> Bonynge was not some one who later intruded on or clung to Sutherland's success. He was crucially part of its very inception.
> > The coloratura bel canto development was not something artificially superimposed on the voice. The instrument per se was always adept at both coloratura and the long well-arched legato lines of bel canto. The often-
mentioned "droop" intruded only later in the career with age and quite possibly the weight of often excruciating sinus problems. It is most informative to listen to her live performances from 1957-1962, which amply demons
trate the above.
> It was a voice that was big, but in no way "heavy", infinitely bright and supple.
> > And it was not a failing on the part of Covent Garden management that Sutherland shifted to the bel canto repertoire. Though they were grooming her as a spinto or dramatic in a lot of utility roles, without understan
ding the uniqueness of her gift, when persuaded by Bonynge to hear how Sutherland sang in bel canto, they were simply bowled over, and almost instantly saw the great advantage to their opera house of having her as a star c
oloratura. The 1959 Lucia was the fruit of years of planning by both Bonynge and Covent Garden management, which included a new Zeffirelli production especially for her. Everyone by then knew it was to be a great eveneme
nt-- Callas and Schwarzkopf attended the dress rehearsal in their chicest outfits and coifs--even though for the international public Sutherland seemed to simply burst on the scene in those first Lucia performances.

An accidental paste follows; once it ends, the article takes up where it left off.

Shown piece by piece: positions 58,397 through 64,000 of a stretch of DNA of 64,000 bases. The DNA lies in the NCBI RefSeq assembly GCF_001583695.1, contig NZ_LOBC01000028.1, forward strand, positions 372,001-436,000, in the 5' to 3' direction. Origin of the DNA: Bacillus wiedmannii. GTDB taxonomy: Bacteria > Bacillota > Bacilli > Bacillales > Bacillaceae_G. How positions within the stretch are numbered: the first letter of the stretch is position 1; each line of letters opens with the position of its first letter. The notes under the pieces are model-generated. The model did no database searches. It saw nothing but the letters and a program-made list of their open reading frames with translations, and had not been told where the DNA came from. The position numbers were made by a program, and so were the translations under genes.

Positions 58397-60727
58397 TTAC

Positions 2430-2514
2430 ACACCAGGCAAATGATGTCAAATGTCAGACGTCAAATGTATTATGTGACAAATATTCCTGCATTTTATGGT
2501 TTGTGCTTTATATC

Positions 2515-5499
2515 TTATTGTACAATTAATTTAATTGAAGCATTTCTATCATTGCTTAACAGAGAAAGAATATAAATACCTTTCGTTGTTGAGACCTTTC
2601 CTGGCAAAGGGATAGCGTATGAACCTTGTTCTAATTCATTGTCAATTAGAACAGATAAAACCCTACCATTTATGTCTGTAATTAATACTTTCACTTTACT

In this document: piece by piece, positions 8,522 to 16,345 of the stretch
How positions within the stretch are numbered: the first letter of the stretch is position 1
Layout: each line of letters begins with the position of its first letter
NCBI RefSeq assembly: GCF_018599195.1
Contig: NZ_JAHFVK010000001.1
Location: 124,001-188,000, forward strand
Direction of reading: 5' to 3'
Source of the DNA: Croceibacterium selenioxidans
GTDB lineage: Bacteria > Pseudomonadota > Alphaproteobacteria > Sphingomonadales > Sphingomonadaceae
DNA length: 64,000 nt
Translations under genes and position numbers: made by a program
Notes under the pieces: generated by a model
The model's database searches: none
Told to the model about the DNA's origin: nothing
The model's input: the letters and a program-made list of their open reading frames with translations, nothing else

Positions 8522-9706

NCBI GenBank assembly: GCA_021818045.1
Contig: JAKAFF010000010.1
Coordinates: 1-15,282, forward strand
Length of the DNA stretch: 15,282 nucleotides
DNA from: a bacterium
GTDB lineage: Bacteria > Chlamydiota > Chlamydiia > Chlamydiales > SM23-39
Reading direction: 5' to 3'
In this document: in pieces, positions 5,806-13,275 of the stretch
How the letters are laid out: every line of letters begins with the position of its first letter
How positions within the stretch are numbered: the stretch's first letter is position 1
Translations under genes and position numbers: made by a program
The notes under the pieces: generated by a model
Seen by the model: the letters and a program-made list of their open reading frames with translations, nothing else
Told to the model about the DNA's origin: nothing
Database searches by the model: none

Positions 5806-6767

> > As for the famous diction--both the Bonynges' emphasis was on producing the greatest fullness of tone and smoothness of line. At times balancing that against clear diction apparently sacrificed some of the latter.
> > However, I have to point out the great incisiveness, including in diction, of much of Sutherland's work in the 1957-62 period. And others have pointed out more diction later. Technique is always a work in progress e
ven with the greatest artists.
> > Then there is a fact not always factored into this discussion: that Sutherland had extremely drastic sinus surgery after her 1959 Lucia debut, which actually had been postponed past medical necessity so as not to inte
rfere with the debut. Fortunately the risk that it would ruin the voice was not realized, but it did alter it a bit and required retraining and readjustment that to my ears played a role in the direction away from trencha
> > Finally, it must be said that Joan Sutherland is a remarkably strong, intellectually bright, articulate, and highly musical person. Her recent interviews give fresh evidence of that. She is by no means a "product"
of her husband, with him bearing all the musical and artistic burden and ability. What she produced in live performances in such abundance had to come from deep within her in extremely large measure, both in expression an
d musicianship. And what she produced could include abundant emotion, as a live Edinburgh Sonambula attests. She is far more than her stereotype on studio recordings.
> > It's worth getting to know the extensive oeuvre and artistic lives of these 2 great artists better, especially in "live" recordings, before judging them very much. Otherwise, only those judging are the less for it.
> > Something that may come as a surprise--Sutherland accomplished what Callas could not by performing a successful film role (in Australia) after retirement from opera.
> Joe Manley
joel kasow - operanet